The Weight of a Small Boy

My nephew Dave and his wife Sylvia host a Misfits Thanksgiving Dinner every year.  They invite friends and acquaintances to their home, people who live far from extended family.  My husband and I attend when we can.   For eighteen years, I’ve watched the event evolve from paper Chinette plates to the Good China.  I’ve met about 50 of Dave and Sylvia’s friends.  I’ve seen their friends marry and have children. It’s always a gathering of goodwill, with an element of sacred craziness brought on by a lot of people in a smallish space.

Dave and Sylvia asked me to say grace this year.  I asked everyone to close their eyes and launched into what I thought was a kick-ass blessing.  Midway through, I heard a kid stage whisper, “Dude, you’re supposed to close your eyes.”  Right before I said “amen,” another child belched loudly.  I laughed, thinking all prayers should end with such eloquence.

The best moment was with Shep, Dave and Sylvia’s two-year-old son.

Children are often shy around me and I guess I’m shy around them too.  I understand dogs, cats, and bunnies, but kids are a mystery.  Yet Shep and I have a bond.   Maybe we share a genetic trend for silliness and infinite singing.  Whatever it is, there is chemistry.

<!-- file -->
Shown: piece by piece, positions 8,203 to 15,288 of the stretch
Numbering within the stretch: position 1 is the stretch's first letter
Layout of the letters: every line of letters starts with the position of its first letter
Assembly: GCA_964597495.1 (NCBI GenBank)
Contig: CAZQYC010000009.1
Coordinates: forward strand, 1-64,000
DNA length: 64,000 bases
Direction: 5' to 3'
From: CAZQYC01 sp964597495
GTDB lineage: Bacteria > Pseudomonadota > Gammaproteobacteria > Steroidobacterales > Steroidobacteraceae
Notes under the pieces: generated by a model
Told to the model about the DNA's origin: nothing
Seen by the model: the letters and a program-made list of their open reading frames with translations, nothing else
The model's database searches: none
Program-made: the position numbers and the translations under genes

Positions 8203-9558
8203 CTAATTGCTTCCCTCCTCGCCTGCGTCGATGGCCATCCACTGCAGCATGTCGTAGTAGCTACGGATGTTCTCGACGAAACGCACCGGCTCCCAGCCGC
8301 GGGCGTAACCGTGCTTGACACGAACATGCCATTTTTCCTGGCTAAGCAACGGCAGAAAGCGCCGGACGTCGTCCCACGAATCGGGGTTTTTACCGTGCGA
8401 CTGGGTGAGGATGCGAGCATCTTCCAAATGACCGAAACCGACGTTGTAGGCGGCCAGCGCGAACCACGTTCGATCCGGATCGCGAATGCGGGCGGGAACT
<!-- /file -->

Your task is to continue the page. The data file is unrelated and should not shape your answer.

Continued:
After dessert, my sister Judy and I wallowed on the couch like two whales.  We stretched our sugar-stunned brains, trying to remember the words to a song from our childhood – The ABC Bunny.  Judy Googled the song on her iPad.  She found it on YouTube so we played it and sang along.  “’A’ for Apple big and red, tra la la la la la la; ‘B’ for Bunny snug abed, etc.”

Then the best thing happened.

Shep heard us singing from across the room.   His eyes grew wide.  With intense focus, he galloped past his scattered toys and scrambled up onto me like I was a piece of furniture, a couch on a couch.   He sat on me, staring at The ABC Bunny.  He listened as Judy and I sang along.  He studied the illustrations from the 1930’s, the same illustrations I remembered from my childhood.  It was more than interest; it was reverence.  I held him, feeling trust and delight settle in my lap.  I didn’t want it to stop.

It has taken me a while to figure out why this moment held magic for me.  Surely I’ve cried many times over Act Three of Our Town when Emily realizes that life and all its ordinary jewels rush by too fast.  In an instant, fifteen years from now, perhaps I’ll click over to Shep with a walker and screech in a crone voice, “Do you want to sit on my lap and sing The ABC Bunny?”  With any luck I’ll get to do this in front of his prom date.  If he’s like his dad, he’ll roll his eyes while he secretly cherishes our family’s solemn agreement to love through laughter.

But I think it’s something more.  When Sylvia was pregnant with Shep, she read David Whyte’s poetry to her belly.  There’s a poem that claims that even the soap dish and the window latch are our friends.  The kettle sings; “and the birds and the creatures of the world are unutterably themselves.”  The poet reminds us: “Everything is Waiting for You.”